determine, certain specific type of cases, like alleged human rights rule of law requiring it. The need for such a belief, i.e., the existence of a
violations involving civil or political rights. subjective element, is implicit in the very notion of the opinio juris sive
necessitatis. The States concerned must therefore feel that they are
The Court declares the Commission on Human Rights to have no such conforming to what amounts to a legal obligation. The frequency or even
power; and that it was not meant by the fundamental law to be another habitual character of the acts is not in itself enough. There are many
court or quasi-judicial agency in this country, or duplicate much less take international acts, e.g., in the field of ceremonial and protocol, which are
over the functions of the latter. performed almost invariably, but which are motivated only by
considerations of courtesy, convenience or tradition, and not by any sense
The most that may be conceded to the Commission in the way of of legal duty.
adjudicative power is that it may investigate, i.e., receive evidence and
make findings of fact as regards claimed human rights violations involving Jus cogens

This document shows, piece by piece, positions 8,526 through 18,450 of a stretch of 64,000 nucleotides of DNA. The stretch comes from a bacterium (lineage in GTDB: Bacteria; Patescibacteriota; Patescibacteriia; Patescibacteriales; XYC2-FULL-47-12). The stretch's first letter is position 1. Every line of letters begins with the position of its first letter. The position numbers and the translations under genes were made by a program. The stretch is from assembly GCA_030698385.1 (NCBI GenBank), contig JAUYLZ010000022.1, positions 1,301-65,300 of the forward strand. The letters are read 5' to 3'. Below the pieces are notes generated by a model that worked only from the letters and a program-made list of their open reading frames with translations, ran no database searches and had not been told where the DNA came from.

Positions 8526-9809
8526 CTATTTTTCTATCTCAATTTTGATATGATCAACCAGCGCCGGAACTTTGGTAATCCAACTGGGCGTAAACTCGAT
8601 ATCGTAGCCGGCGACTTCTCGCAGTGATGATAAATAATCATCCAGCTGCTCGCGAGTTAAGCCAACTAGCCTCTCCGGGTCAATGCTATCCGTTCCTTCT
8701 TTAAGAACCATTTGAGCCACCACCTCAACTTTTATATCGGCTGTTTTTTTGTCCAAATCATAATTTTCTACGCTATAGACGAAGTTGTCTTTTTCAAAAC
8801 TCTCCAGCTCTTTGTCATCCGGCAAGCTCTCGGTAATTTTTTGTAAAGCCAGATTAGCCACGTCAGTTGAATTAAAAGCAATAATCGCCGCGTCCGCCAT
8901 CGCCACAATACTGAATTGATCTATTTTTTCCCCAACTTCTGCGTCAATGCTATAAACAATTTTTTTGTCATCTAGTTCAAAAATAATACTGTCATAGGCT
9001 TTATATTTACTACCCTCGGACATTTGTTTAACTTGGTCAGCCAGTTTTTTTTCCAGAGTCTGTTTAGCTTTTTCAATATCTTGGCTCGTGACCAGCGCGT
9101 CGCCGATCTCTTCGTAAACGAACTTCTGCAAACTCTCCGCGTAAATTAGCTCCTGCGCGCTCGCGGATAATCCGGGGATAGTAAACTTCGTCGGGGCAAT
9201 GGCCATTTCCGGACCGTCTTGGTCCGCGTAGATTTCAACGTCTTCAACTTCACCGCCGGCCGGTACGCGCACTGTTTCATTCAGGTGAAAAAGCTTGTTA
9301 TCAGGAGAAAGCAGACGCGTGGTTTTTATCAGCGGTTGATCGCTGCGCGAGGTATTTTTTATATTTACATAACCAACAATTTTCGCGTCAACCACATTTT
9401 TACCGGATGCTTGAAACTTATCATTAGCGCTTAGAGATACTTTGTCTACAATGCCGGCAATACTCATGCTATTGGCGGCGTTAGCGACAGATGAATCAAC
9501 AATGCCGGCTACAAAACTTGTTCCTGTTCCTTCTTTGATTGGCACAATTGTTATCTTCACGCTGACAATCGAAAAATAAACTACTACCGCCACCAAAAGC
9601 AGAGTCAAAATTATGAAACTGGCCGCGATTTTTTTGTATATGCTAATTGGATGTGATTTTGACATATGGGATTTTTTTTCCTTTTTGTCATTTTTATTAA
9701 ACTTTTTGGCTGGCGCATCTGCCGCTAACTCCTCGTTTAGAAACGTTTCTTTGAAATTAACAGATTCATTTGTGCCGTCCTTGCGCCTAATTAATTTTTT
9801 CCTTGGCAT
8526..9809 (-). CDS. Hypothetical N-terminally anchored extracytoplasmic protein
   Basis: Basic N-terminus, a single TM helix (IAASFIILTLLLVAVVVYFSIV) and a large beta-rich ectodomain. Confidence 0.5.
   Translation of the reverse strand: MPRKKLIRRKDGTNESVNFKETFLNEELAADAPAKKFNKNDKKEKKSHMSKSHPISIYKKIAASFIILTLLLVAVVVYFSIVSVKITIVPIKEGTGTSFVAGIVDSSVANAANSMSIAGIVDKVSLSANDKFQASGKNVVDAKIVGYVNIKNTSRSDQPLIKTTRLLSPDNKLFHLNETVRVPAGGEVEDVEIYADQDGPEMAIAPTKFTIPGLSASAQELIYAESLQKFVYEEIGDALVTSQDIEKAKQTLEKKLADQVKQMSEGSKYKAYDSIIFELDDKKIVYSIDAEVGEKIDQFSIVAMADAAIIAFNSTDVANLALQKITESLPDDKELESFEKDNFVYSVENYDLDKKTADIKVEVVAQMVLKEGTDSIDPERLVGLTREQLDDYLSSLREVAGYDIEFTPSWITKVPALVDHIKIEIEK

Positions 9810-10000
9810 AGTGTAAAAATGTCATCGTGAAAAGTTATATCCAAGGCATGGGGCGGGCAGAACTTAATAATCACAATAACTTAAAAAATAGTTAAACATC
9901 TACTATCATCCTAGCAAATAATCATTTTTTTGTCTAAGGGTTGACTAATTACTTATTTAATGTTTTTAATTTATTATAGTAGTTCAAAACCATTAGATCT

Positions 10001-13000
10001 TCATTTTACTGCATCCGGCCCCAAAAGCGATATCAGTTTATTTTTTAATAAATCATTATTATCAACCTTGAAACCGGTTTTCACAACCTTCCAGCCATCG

civil and political rights.
Jus cogens (compelling law; peremptory norms) is a unique
class of customary law that occupy highest echelon in Human Rights
Chapter IV Law hierarchy. This group of fundamental norms is superior to other
SOURCES OF INTERNATIONAL HUMAN RIGHTS LAW sources of international law and need not be agreed upon by states in
a treaty in order to form part of their jurisprudence. They are deemed
inderogable as well. The elements of jus cogens are:
(1) International conventions;
(2) International custom, as evidence of a general practice (1) It is a peremptory norm of general international law;
accepted as law; (2) It is accepted and recognized by the international
(3) General principles of law recognized by the community of community;
nations; and (3) There can be no derogation therefrom; and
(4) Judicial decisions and the teachings of highly qualified (4) It can be modified only by a subsequent norm of general
publicists. international law having the same character.

Among the universally-accepted norms are the rights against


INTERNATIONAL AGREEMENTS slavery, genocide, acts of aggression, and racial discrimination.

International agreements, more commonly known as Nicaragua vs. USA | ICJ (1986)
treaties, usually are officially called conventions or covenants.
Jus cogens is superior as a source of human rights. The principle of